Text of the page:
Blerrrgh-free sprouts for Christmas

My mum always said to try things I didn’t like once a year. For many Christmases this meant trying brussel sprouts. Every year I confirmed my suspicion that they were mushy and bitter and not worth eating.

All this changed when, mid-winter, I purchased some sprouts at the farmers market and munched on one raw. Crunchy like little baby cabbages, spicy like horseradish or wasabi. Entirely delicious and so far removed from what my Mum served ever Christmas. Could it just be a case of treating them gently?

My quest for the perfect cooked sprout began. Being like a cabbage I suspected that they’d taste amazing cooked in bacon fat. Indeed they do. It is Christmas after all so go ahead and treat yourselves if you wish. For the rest of you, who are exercising a bit more moderation I still have an exciting and ‘non-mushy’ way to cook your sprouts.

  • 500g brussel sprouts
  • ¼ teaspoon cinnamon
  • ⅛ teaspoon fresh grated nutmeg
  • a pinch, cayenne pepper
  • a big pinch, fine salt flakes
  • 1-2 teaspoon butter
  • ½ a lemon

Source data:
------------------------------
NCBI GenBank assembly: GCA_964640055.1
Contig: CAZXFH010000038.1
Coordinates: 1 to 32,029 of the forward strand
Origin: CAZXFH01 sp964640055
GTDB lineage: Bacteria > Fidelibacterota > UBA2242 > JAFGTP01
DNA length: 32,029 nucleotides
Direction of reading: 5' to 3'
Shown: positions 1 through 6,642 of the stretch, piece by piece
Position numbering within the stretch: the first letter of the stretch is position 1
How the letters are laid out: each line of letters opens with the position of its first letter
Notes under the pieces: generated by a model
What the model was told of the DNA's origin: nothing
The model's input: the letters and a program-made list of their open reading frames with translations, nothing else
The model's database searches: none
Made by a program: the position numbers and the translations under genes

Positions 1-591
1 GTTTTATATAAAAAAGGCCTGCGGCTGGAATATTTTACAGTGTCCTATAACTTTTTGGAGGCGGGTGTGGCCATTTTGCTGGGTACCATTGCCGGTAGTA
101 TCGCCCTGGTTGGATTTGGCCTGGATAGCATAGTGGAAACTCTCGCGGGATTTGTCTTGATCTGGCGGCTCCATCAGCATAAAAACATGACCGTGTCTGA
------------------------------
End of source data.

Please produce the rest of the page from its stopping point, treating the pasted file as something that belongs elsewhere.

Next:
1. Trim the bases off the sprouts. Remove any loose outer leaves and cut in half, lengthways.
  2. Mix all the spices together and set aside.
  3. Place the sprouts, cut sides down in a medium size fryingpan. Add ¼ cup of water and cover with a tight fitting lid. Place on the stove over a medium heat and cook until the water has evaporated and the flat sides have started to become golden. This should take about 5 minutes.
  4. Add the spices to the pan. Toss the sprouts to coat and re-cover the pan for 1 minute. Increase the heat and add in the butte. Toss the sprouts in the butter until the butter becomes golden. Serve with a light squeeze of lemon.

About Michelle

Michelle is passionate about showing people how easy it is to prepare food that is healthy and packed full of flavour. She has just completed her first recipe book, Healthy Helpings: fast food for fit physiques. She began sharing her love of food in 2007, when she produced two series of the online cooking show ‘Healthy Helpings TV’, making fast food healthy and healthy food fast. In 2008 she competed in bodybuilding as a novice figure shaping competitor and she remains passionate about physique sports. She was a 2009 Australian Masterchef semi-finalist, and contributes articles to Oxygen Magazine Australia. Michelle lives with her husband on the Fleurieu Peninsula in South Australia, where she loves to search out new ingredients and food ideas from local farmers markets, health food shops and ethnic grocers, and take her two dogs on long rambles through the vineyards. Find out more about Michelle's book